Chief Justice David Maraga has directed all applications challenging corruption charges to only be heard by one High Court in Nairobi.
The CJ said such applications will be handled by the Anti-Corruption and Economic Crimes Division, which he launched Thursday.
He said the move will speed up hearing of applications that are usually filed by suspects facing corruption charges.
He said the determination of such applications used to delay because judges in other High Courts have other cases to handle.
Moving the cases to the anti-corruption division will speed up hearing and determinations, he said.
The CJ said Kenyans should be forgiven for thinking that the rich and powerful facing corruption charges cannot be convicted because of the numerous application they file in court to delay the cases.
“The Judiciary will not be a sanctuary or shelter for the corrupt,” he said adding that the new division will not entertain unnecessary adjournments.
He said applications will be determined within a month and any institution that delays the cases will be exposed.
“We will tell the public if it’s the office of the DPP (Director of Public Prosecution) or any other institution that is delaying the cases,” he said.
The CJ further urged institutions involved in investigating and prosecuting corruption cases to give credible evidence to the court.
“If you give us evidence, we shall convict, if you don’t give us evidence to prove a case beyond reasonable doubt, we shall acquit,” he said.
According to new practice directions for the Anti-Corruption and Economic Crimes division, all corruption cases will now be determined within three months.
The new rules were published in a gazette notice.
“All urgent applications shall be fast tracked, heard and determined within 60 days, all other ones shall be dealt with within 90 days,” the CJ said.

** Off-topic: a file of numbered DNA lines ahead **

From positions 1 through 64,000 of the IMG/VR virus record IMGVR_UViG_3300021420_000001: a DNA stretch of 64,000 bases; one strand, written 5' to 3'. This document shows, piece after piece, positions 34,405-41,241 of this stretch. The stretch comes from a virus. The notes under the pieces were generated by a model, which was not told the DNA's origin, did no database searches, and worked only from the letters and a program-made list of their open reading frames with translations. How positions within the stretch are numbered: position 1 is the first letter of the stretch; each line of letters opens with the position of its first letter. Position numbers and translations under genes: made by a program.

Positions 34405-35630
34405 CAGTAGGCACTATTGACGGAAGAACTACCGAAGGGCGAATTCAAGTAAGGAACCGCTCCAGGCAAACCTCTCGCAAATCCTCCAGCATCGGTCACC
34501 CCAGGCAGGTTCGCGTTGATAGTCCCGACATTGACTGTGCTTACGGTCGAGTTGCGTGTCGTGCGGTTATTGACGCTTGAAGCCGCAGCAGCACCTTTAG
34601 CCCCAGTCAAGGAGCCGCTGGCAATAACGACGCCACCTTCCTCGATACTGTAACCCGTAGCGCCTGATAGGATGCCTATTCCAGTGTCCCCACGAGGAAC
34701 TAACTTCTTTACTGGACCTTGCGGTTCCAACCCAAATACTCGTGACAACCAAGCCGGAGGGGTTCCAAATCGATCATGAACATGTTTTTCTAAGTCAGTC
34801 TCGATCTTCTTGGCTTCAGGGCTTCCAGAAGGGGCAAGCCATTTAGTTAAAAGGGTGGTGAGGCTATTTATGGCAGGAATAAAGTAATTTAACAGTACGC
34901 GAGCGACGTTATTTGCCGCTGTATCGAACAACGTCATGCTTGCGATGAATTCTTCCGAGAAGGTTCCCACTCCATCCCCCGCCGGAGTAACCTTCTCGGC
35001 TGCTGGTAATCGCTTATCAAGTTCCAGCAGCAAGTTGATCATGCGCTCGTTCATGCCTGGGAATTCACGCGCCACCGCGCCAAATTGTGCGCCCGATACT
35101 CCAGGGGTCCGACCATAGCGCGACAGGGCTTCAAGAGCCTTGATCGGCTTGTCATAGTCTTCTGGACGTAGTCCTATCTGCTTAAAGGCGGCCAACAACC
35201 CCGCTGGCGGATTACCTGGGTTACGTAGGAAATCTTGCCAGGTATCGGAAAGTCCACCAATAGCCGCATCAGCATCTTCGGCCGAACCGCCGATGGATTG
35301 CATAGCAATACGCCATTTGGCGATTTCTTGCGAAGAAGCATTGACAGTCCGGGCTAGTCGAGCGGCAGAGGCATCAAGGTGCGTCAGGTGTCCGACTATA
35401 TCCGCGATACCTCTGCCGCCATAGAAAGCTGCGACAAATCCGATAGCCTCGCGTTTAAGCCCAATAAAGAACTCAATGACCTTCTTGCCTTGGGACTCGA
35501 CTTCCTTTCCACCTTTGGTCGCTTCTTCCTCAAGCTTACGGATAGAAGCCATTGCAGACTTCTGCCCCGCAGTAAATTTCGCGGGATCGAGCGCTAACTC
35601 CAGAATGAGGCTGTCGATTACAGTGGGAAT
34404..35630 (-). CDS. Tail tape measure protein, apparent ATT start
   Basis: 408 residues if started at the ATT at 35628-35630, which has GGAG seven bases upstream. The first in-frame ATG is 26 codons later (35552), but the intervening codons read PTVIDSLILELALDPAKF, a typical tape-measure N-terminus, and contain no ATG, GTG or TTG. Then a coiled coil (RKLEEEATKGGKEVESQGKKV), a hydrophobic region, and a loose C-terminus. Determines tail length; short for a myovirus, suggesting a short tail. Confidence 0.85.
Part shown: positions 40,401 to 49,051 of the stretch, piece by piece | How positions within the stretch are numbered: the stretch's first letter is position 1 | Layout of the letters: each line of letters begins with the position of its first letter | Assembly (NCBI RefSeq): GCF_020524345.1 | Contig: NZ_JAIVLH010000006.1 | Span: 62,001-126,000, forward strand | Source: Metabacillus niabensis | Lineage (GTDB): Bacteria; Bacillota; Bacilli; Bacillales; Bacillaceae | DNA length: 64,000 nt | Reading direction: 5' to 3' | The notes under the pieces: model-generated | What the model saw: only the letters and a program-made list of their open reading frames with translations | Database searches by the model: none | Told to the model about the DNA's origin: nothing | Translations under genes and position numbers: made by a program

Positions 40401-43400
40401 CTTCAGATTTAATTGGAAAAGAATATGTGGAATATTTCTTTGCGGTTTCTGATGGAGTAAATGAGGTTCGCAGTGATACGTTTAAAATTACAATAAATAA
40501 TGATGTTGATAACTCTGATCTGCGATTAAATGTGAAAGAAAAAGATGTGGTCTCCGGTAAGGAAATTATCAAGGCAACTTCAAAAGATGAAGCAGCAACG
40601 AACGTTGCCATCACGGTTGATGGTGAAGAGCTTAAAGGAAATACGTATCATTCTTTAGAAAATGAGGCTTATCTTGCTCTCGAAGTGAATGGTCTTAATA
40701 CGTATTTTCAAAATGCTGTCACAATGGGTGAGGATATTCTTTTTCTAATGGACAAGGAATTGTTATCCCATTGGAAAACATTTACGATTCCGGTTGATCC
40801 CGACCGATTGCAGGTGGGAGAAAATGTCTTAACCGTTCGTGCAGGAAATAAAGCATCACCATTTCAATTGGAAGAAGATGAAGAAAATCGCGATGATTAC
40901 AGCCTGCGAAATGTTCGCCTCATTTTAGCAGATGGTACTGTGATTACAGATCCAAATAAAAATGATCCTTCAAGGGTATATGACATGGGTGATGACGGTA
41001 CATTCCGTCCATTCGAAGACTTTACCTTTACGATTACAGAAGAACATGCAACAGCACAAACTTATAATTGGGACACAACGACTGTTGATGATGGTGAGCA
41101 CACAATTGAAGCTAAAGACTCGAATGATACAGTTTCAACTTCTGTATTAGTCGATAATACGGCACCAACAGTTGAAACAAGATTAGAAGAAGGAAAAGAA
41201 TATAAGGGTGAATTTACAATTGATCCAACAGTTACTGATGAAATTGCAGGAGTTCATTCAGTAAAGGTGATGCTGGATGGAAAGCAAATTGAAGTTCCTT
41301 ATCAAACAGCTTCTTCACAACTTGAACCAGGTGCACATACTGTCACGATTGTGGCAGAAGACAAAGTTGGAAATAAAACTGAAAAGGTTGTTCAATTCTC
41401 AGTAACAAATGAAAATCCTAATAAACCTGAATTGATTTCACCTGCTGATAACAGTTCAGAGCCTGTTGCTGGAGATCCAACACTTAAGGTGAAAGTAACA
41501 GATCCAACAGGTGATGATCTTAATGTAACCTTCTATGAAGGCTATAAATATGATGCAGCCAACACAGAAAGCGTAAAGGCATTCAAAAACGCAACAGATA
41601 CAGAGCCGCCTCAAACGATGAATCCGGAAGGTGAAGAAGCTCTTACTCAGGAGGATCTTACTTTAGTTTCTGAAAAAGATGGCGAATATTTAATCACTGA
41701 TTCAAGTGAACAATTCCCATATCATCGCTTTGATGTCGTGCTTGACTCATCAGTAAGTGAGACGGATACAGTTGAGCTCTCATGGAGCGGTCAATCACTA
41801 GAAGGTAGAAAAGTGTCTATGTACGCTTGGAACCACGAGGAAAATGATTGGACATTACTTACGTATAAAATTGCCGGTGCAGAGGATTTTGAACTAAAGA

In the new rules, corruption cases would exceptionally be allowed to exceed that period if only there is good reason to extend the allocated time.
The guidelines require that mention of cases be limited to only deserving cases and that if need be, parties would have to write to the Deputy Registrar so as to be given the discretion to have such.
And to enable judges prepare rulings and judgments on time, parties will be required to send to the court soft copies of the case documents using the court email address.
The rules also encourage Alternative Dispute Resolution in settling matters before they are dragged to court.
Parties who fail to comply with the new set of rules will face a penalty from the court for being non-compliant.
A schedule of corruption related cases will also be posted online every Friday.
The Anti-Corruption and Economic Crimes Division was set up by retired Chief Justice Willy Mutunga earlier this year and is being headed by Lady Justice Hedwig Ong’undi.
Other additional ten new magistrates appointed to serve in this division include Lucas Onyina, Litizia Wachira, Martha Mutuku, Liz Gicheha, Godfrey Oduor, Rose Makungu, Jared Magori, Anne Mwangi, Peter Ooko and Florence Macharia.